Synergistic Research was demonstrating the effectiveness of its XOT high-frequency filters for speaker crossovers. They are very simple to install (or remove) as they are inserted directly into your speaker terminals. The XOT utilizes Synergistic’s Uniform Energy Field (UEF) technology. The sonic differences with the XOT’s installed were quite surprising. I heard more fine details, and there was more front-to-back image depth. The XOT gives your system a nice shot in the arm for only $399 a pair! 

Nordost: Qk1 (and Heimdall 2)
These small wonders (passive load resonating coils using micro mono-filament technology housed in a tuned carbon-fiber body) made quite a sonic difference when inserted into the system in Nordost’s room. The Qk1 ($250) impacts higher frequencies with enhanced clarity and transient detail—voices sounded more natural and effortless with the Qk1 in the system. It’s a perfect complement to Nordost’s Qv2, which is used for lower frequencies where one hears more dimensionality, layered depth, and clearer bass with it in the system. The benefits extended further when an additional Qk1 and Qk2 were added to the system, producing an even wider, deeper soundstage.  Nordost also introduced its first dual micro mono-filament USB interconnect, the Heimdall2 USB ($500 for 1 meter; $600 for 2 meters).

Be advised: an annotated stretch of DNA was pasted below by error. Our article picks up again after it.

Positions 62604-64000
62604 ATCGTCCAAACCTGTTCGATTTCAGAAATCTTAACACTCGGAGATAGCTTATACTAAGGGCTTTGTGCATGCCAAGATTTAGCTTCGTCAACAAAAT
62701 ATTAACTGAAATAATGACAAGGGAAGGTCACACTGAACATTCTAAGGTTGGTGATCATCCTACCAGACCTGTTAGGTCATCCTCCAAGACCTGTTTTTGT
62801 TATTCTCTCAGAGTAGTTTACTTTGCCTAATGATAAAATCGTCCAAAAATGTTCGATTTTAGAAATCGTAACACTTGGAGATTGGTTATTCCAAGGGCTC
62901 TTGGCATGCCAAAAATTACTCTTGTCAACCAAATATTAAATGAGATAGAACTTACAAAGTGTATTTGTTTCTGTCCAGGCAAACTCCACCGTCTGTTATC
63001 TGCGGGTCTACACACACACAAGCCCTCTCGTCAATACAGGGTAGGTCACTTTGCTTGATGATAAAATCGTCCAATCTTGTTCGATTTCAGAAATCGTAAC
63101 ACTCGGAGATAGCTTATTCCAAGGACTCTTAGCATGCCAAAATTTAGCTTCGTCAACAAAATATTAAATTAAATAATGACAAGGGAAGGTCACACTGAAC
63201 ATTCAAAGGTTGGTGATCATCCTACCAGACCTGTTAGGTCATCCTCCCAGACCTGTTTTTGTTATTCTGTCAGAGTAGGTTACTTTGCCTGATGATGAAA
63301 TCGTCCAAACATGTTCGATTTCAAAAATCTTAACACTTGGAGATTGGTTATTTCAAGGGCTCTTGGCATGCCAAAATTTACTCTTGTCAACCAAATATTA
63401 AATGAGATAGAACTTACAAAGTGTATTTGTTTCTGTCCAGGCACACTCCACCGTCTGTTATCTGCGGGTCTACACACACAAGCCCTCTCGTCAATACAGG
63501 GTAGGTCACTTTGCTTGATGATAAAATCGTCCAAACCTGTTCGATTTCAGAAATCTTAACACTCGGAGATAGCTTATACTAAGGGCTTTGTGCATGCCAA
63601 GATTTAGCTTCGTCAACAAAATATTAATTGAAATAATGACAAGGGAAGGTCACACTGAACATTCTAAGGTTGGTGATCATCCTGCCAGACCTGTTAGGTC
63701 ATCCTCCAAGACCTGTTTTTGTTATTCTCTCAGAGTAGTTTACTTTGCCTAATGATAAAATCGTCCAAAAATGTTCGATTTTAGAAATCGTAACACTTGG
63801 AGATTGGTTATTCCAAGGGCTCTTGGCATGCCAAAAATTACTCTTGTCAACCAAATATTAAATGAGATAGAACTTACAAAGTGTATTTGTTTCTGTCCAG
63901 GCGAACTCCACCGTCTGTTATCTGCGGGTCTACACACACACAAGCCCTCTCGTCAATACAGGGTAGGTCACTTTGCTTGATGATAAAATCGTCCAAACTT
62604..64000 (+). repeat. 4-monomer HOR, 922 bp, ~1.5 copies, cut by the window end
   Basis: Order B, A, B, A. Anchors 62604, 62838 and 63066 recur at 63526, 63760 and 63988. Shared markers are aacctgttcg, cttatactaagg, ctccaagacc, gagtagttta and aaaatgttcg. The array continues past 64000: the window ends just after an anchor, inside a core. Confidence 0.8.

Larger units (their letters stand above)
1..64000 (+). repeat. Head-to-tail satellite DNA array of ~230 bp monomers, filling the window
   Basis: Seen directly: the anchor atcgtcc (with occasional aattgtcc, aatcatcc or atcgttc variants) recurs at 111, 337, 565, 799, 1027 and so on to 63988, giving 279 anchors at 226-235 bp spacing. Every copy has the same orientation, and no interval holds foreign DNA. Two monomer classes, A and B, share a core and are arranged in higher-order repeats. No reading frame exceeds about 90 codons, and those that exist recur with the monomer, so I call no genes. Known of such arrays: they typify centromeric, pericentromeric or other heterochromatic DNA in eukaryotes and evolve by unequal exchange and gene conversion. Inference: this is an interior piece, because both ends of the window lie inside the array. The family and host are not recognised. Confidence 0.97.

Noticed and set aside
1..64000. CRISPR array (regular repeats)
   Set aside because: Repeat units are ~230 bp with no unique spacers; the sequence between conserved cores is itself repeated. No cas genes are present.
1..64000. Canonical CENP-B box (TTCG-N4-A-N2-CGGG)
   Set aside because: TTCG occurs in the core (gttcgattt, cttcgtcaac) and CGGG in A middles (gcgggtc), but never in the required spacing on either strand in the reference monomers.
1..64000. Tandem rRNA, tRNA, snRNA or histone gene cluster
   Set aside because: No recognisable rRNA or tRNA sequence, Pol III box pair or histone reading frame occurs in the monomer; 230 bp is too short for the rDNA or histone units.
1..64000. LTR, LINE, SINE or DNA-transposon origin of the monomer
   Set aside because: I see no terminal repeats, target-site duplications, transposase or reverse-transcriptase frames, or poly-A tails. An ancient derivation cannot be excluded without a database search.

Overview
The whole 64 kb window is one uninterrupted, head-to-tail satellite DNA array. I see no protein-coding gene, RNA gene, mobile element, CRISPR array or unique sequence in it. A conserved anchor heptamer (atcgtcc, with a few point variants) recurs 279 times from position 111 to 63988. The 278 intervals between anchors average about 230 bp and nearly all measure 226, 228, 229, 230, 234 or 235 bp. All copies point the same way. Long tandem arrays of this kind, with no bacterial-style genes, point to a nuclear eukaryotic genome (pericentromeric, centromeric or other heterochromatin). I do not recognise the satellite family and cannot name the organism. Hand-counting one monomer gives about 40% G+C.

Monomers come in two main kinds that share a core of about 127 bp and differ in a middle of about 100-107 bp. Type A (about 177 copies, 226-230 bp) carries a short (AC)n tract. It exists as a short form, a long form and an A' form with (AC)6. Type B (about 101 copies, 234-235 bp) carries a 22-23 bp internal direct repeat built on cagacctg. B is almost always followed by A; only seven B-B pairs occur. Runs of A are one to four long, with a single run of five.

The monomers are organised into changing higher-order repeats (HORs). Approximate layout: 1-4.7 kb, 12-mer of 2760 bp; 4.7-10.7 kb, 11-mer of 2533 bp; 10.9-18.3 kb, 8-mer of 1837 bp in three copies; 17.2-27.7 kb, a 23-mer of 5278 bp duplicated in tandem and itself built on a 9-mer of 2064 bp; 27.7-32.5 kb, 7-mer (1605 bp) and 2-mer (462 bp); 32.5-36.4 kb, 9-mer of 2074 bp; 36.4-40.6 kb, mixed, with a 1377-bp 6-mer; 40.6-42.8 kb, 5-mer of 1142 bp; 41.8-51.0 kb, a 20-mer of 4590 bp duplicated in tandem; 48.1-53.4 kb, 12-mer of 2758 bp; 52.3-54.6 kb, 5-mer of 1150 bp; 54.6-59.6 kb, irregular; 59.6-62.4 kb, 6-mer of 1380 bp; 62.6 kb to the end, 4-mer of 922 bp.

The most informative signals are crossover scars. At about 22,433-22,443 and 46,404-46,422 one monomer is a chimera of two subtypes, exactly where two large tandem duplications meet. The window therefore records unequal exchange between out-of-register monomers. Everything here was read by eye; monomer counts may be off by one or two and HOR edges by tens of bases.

Siltech Triple Crown RCA Cable
Siltech has developed a wonderful new connector for its flagship interconnects to make perfect contact with every type of RCA chassis part. It features three patent-pending innovations including a self-adjusting locking mechanism, multiple self centering ground contacts for ultra low loss, and an auto adjustment for perfect centering of the signal pin. The Triple Crown employs mono-crystal silver technology as well as a switchable shield to optimize the interface with different types of electronics. This is the most sophisticated RCA connector I’ve ever seen!

Auspicious Debuts

Isotek EVO3 Sigmas
Isotek has been coming on strong on these shores with its sophisticated power conditioning products, distributed by VANA. The EVO3 Sigmas ($4,495 with EVO3 Premier C19 power cable) employs technology derived from Isotek’s flagship series direct-coupled conditioning network. It is reported to offer a ten-fold improvement from the original Sigmas in both common mode and differential mode power cleaning and sports four specially designed medium power outlets for source components, and two high current outlets for power amplifiers. It’s really like having six power conditioners in one box, and produced very low noise floor in an Ortofon/Dr. Feickert/Primare/Vienna Acoustic “Liszt” system.

Crystal Cable Dreamline Plus
This new series of cables are more affordable versions of Crystal’s flagship Absolute Dream cables. Whereas the Absolute Dream series uses four precious metal mono-crystal conductors, the Dreamline Plus uses two strands. At half the cost, the Dreamline Plus still offers many of the sonic and musical benefits of its reference sibling. This Dream(line Plus) is more within one’s reach!